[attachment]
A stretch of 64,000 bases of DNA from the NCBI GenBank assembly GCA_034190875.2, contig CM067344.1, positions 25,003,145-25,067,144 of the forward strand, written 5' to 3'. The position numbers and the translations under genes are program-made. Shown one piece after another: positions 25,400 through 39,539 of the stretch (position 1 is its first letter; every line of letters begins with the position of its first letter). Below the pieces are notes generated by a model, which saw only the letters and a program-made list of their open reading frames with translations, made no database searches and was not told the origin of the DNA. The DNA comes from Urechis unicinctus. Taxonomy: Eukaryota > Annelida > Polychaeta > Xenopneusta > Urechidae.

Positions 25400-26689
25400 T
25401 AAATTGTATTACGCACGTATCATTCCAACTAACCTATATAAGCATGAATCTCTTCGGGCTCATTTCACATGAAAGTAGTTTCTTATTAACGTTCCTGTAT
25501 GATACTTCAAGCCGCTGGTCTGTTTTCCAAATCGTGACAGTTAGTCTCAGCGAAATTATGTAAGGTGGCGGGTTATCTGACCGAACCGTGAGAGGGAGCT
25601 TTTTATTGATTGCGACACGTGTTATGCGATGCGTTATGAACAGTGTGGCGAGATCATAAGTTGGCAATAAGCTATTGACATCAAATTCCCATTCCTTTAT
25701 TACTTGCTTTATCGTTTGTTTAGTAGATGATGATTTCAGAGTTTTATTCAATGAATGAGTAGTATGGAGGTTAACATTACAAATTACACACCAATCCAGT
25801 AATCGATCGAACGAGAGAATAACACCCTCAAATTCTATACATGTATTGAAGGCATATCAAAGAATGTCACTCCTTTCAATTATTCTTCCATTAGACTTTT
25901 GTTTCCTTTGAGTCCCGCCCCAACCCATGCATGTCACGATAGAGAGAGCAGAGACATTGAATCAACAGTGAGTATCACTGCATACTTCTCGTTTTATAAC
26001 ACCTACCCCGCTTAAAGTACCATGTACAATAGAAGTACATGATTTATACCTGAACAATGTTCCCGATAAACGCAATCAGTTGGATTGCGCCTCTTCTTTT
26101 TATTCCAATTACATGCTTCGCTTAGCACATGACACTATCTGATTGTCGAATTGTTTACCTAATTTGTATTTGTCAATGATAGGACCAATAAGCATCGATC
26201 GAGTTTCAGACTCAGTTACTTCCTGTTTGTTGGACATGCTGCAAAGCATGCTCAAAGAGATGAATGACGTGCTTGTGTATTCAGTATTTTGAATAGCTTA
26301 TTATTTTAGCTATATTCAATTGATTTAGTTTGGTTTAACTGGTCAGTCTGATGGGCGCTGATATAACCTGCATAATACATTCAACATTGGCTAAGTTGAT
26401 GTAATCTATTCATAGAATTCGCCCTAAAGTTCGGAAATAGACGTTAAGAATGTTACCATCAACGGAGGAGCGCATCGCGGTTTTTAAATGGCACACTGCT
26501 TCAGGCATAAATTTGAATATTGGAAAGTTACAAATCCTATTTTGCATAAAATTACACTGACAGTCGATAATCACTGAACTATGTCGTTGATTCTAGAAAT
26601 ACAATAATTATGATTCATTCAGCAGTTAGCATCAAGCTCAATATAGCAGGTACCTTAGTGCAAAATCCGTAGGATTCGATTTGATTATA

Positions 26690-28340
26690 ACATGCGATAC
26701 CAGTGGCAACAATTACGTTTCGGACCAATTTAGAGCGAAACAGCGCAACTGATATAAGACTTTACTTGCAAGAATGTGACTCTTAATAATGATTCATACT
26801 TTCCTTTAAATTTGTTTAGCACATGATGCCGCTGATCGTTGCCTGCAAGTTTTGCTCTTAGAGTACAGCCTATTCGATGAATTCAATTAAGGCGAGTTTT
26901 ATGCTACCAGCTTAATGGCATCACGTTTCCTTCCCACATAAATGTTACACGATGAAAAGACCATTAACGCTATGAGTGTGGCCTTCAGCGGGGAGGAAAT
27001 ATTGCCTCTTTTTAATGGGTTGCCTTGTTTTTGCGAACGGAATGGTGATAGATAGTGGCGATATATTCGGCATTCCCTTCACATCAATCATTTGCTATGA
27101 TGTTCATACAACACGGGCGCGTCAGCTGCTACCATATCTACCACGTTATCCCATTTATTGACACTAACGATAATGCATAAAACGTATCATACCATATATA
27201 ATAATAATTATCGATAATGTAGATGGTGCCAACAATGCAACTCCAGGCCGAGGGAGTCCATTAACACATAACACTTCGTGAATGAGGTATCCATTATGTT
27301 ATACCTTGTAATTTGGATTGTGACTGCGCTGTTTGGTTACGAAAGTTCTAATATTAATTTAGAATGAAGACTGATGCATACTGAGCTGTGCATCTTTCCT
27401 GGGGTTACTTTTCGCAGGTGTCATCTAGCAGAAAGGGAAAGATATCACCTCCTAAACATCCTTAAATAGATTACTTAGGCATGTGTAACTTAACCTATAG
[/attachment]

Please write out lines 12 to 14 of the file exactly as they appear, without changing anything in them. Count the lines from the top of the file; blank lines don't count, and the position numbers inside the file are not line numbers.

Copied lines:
26201 GAGTTTCAGACTCAGTTACTTCCTGTTTGTTGGACATGCTGCAAAGCATGCTCAAAGAGATGAATGACGTGCTTGTGTATTCAGTATTTTGAATAGCTTA
26301 TTATTTTAGCTATATTCAATTGATTTAGTTTGGTTTAACTGGTCAGTCTGATGGGCGCTGATATAACCTGCATAATACATTCAACATTGGCTAAGTTGAT
26401 GTAATCTATTCATAGAATTCGCCCTAAAGTTCGGAAATAGACGTTAAGAATGTTACCATCAACGGAGGAGCGCATCGCGGTTTTTAAATGGCACACTGCT